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RIP dieting: why I've stopped counting calories for good

by Lucy Cavendish
RIP dieting: why I've stopped counting calories for good
Image: © Sophia Spring / Telegraph Media Group Limited 2017

Lucy Cavendish has spent four decades trying to lose weight, but she's now stopped counting calories for good. Here's why...

It occurred to me the other day that it had been a long time since I’d seen the word ‘diet’ on the cover of a glossy magazine. Could it be that dieting has left the front pages for good? Have we finally cast of years of starving ourselves in favour of balanced meals and an eye on our health rather than the scales?

All I can say is, thank goodness for that. I went on my first diet aged 10, and have spent the past four decades continuously dieting. It’s only now I have turned 50 that I realise I am sick of it. I am fed up of hearing how poor Liz Hurley has starved herself for decades and hasn’t eaten a crisp since 1974 and I don’t want Kate Moss telling me ‘nothing tastes as good as skinny feels.’

Today, we engage in mindful eating – enjoying and appreciating what we are eating – rather than fretting over a mouthful of dessert. We want to celebrate and enjoy our bodies and that means enjoying food in a new, liberated way. I’ve had enough of my 80-plus mother asking me if her bottom looks big and tutting every time I reach for a biscuit. She’s still on a diet, and until my recent change of heart, I think I might well have been heading that way too.

In many ways, I was set up for a lifetime of dieting. When I was about 12, I’d cut out pictures from magazines and stick them in my ‘look book’. But I didn’t buy the clothes, because I was a ‘larger’ size. Or that’s what I believed.

I’d been told for years by my mother that I had ‘thunder thighs’, that maybe I didn’t need a second tiny slice of cake, that if I kept on eating rounds of buttered toast I’d be ‘large Lucy’. When I was about nine, I desperately wanted a pair of blue jeans. The assistant looked on in horror as I tried to squeeze into a pair that were obviously too small. ‘Too much cake!’ my mother said. She was joking, but it felt so humiliating.

From then on, my relationship between my body, dieting and general self-loathing took hold. My body became something I was ashamed of. I went on a diet. I started by cutting down on carbs, then dairy and then, by the time I was 14, I’d pretty much cut out everything. I plastered the walls of my room with pictures of thin models and I became obsessed with calories. Ever since, I have been stuck in this horrible circle; eat, feel guilty, eat more, feel more guilty, exercise like a lunatic, look in the mirror, feel fat, hate myself. I have tried to control my weight by dieting – in fact, I have done them all, including the South Beach, Paleo and even the Montignac, where I got to drink red wine and eat dark chocolate.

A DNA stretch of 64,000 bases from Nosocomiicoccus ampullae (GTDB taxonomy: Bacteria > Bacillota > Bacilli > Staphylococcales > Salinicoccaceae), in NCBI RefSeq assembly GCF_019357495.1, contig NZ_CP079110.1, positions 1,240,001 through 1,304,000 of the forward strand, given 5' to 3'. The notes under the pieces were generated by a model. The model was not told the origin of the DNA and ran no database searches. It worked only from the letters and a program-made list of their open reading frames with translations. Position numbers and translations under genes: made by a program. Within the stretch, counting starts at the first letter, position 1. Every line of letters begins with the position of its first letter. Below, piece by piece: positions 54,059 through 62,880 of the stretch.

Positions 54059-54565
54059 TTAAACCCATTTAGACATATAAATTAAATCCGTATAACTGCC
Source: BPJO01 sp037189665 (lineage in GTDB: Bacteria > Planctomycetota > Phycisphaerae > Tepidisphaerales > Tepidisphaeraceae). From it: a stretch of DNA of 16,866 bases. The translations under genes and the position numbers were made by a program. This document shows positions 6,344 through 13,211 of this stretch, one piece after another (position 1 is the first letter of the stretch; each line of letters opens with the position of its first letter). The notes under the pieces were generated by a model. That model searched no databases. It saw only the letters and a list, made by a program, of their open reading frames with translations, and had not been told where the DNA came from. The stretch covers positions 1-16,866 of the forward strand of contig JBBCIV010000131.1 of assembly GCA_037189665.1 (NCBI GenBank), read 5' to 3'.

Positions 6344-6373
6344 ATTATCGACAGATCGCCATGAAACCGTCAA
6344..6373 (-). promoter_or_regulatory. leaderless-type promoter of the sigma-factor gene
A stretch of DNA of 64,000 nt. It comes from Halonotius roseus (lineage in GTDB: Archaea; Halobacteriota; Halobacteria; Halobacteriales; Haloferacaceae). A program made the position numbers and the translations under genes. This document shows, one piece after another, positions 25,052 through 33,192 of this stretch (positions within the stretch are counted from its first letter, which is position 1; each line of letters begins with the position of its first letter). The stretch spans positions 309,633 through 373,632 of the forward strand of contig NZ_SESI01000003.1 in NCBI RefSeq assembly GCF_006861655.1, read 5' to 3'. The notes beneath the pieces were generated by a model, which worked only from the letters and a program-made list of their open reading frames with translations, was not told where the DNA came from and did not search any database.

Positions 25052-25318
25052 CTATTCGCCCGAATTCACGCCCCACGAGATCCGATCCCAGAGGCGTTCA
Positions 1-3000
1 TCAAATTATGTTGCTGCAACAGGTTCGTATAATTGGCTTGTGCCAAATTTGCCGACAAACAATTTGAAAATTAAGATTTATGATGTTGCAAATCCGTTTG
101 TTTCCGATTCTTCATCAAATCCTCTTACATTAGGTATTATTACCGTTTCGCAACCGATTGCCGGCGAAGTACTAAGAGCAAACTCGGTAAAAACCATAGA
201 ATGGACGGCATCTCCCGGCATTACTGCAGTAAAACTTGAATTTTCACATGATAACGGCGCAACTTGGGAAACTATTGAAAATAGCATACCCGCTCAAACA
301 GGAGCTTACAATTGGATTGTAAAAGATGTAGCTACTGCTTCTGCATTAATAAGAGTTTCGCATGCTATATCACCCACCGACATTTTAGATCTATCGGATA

Yet my yo-yoing weight is a testament to the fact that diets don’t work. I have spent years reading the science behind dieting; every diet comes with its own fact box. But none of it is about letting go and giving our bodies a chance to tell us what they need or want. The dieting phenomenon didn’t really take hold until the 1960s. During the war, rationing meant everyone was tiny. My grandmother had the appetite of a small bird, but that was partly due to the lack of food available. She had trained her body to eat very little.

It was only with my mother’s generation that dieting crept in; their increased sense of freedom and readily available food meant they became bigger and more well-fed than their parents. My mother went on about her weight, comparingherselftosuper-slimmodels, and the upshot for my generation was that we picked up the habits of women eating cottage cheese, Slimcea, and Lean Cuisine. It’s no surprise that many women in their 40s remember being put on their first diet by their mother.

And what have all those diets done? Our emotional health has been sabotaged and we have grown up disliking our bodies. All those diets have done is create a sense of self-loathing and a fear of failure. We have been set up to fail by an industry whose main motivation is to keep us failing.

So recently, I decided I wasn’t going to do this punitive regime anymore,and I don’t think I am the only woman who feels this way. I am eating what my body wants. One day it’s quinoa with kale, the next chicken and rice, sometimes a slice of cake.My weight has balanced out and I’ve realised I have been wasting my time and money on myriad diets. I also realised I had a choice. Was I really going to spend the next few decades hating my body and punishing myself to lose a few pounds that noone, bar me,cares about?

The new clean-eating fad and our generally better-informed attitudes towards nutrition seems to imply that our obsession isover. Hallelujah! Dieting has ruled, and ruined my life for years. What a relief it is, that we can finally let go and this time, lead by example.

What are your experiences of dieting? Tweet us to join the conversion. 

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